One reason someone may take a DNA test or seek the services of a genealogist is related to adoption. It might be someone who is adopted trying to find their birth parent or someone who is trying to find a child that they gave up for adoption. Sometimes it can be someone who was told they have a biological sibling. This blog may seem like more questions than answers, but the questions must be explored by whoever is seeking answers on adoption questions with DNA. In addition, each adoption has its own unique circumstances and/or situations; therefore this blog is not an exhaustive list of questions or possibilities.
The primary question any adoptee has is why was I put up for adoption? Was the adoption the result of an unplanned teen pregnancy? Was it the result of an extramarital affair? Was it done because of a rape? Did the biological father even know? Was the biological family even aware of the child? Is a biological parent already a part of the adoptee’s family? DNA can’t necessarily answer these questions, but it can offer clues to discover or confirm relationships. It can also create unforeseen ethical & psychological issues or impacts to a lot of individuals and families.
DNA testing has the ability to find biological matches, but will those matches be accepting to the idea that you are related? Perhaps the adoptee’s biological matches think they are familiar with their genealogy and family history. This new information can upset and in some cases rewrite what they thought they knew.
For example, in the case of an extramarital affair, what if an adoptee’s biological father has a wife and children? Let’s say the adoptee as an adult wants to find their biological father. Their need or want to know may have an unforeseen impact on their biological father, who may not be aware of their existence. It may go further than just the biological father too. Did the biological father’s wife know about the adoptee? Even if she did, do their children know about the adoptee? What is the impact on all of them if this information is disclosed?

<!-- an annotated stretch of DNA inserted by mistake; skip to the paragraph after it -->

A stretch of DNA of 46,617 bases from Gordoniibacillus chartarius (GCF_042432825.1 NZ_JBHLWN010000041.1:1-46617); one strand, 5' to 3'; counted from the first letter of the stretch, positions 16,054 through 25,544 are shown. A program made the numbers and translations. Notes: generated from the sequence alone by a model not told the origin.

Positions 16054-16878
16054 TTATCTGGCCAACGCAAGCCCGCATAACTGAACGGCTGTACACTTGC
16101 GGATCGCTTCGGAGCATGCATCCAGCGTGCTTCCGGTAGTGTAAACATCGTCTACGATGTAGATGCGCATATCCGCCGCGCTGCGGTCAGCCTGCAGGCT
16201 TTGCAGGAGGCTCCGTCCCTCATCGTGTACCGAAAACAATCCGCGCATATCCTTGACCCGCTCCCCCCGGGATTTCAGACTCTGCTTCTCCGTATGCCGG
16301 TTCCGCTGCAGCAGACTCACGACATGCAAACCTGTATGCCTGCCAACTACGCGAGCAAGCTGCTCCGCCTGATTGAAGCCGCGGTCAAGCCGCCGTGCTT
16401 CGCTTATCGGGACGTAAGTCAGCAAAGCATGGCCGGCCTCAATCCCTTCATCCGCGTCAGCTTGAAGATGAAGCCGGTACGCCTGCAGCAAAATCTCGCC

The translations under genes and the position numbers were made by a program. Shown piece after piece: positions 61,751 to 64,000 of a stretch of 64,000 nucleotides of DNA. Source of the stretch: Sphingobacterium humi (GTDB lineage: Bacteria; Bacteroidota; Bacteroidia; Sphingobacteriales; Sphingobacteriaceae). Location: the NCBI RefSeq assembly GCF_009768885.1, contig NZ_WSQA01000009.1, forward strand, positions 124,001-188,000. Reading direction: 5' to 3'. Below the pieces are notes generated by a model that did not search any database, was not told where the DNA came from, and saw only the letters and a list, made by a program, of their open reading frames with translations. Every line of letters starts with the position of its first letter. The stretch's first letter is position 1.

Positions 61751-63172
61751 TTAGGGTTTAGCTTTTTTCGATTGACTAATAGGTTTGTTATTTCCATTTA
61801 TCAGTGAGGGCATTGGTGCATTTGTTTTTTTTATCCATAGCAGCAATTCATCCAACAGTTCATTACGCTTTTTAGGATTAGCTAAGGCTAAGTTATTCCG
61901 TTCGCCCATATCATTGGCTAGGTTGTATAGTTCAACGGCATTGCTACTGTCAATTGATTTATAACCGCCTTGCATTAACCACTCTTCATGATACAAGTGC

Time may lessen the magnitude of the shock of discovering a biological connection like this outside of acceptable religious or social norms, but it still might not be acceptable within a family dynamic or there may not be a complete acceptance by everyone in the family. Is the adoptee, their family or biological family ready and willing to be understanding?
Using this same scenario, what if the adoptee’s parents are still living? Do they know who the biological parents are? Do they even want to know who the biological parents are? Will the feelings of being abandoned or rejected if the adoptee pursues or finds their biological parents? More importantly, how would you bring the subject finding them using DNA?
Likewise, someone who gives up a child for adoption may face similar questions such as does the adoptee know they were even adopted? Is it appropriate to contact the adoptee and what is the appropriate age or method to contact them? Will the adoptee be angry, resentful, feel abandoned or want nothing to do with the biological parent? These may be reasonable feelings for an adoptee that a biological parent may only make worse by trying to contact the adoptee.
Pursuing a biological parent, as an adoptee or searching for a child given up for adoption is a very personal choice. DNA may help with this search. GenealogyChris recommends carefully weighing the impacts before taking a DNA test to help answer a question related to adoption. A genealogist familiar with DNA can help you understand the biological and genealogical relationships, but cannot always help or predict what psychological impact that it has on the adoptee, biological and adopted families if the true identity is discovered or found out by others.